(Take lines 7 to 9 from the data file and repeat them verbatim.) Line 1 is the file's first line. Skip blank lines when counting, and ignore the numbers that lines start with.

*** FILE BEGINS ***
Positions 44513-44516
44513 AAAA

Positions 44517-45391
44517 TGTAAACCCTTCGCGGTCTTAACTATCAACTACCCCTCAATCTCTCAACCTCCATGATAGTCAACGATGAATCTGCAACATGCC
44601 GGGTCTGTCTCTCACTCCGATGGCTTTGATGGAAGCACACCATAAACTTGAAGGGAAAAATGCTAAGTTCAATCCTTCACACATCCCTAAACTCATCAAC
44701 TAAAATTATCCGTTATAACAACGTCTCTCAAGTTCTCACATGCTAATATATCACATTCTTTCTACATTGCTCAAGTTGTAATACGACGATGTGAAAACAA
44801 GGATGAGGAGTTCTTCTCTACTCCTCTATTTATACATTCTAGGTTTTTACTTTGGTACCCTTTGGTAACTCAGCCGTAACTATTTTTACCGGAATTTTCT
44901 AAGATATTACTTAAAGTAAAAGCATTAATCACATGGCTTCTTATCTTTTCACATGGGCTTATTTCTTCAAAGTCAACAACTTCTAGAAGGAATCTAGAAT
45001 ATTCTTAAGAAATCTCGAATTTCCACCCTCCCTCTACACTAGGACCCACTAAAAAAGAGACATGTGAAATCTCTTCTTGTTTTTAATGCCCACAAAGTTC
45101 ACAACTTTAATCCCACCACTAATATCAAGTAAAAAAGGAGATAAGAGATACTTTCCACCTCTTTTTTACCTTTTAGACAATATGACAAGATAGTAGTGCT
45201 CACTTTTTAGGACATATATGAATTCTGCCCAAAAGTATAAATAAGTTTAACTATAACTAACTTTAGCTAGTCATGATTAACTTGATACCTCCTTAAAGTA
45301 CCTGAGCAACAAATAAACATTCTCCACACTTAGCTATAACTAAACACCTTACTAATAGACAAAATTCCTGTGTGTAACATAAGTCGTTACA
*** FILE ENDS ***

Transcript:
44801 GGATGAGGAGTTCTTCTCTACTCCTCTATTTATACATTCTAGGTTTTTACTTTGGTACCCTTTGGTAACTCAGCCGTAACTATTTTTACCGGAATTTTCT
44901 AAGATATTACTTAAAGTAAAAGCATTAATCACATGGCTTCTTATCTTTTCACATGGGCTTATTTCTTCAAAGTCAACAACTTCTAGAAGGAATCTAGAAT
45001 ATTCTTAAGAAATCTCGAATTTCCACCCTCCCTCTACACTAGGACCCACTAAAAAAGAGACATGTGAAATCTCTTCTTGTTTTTAATGCCCACAAAGTTC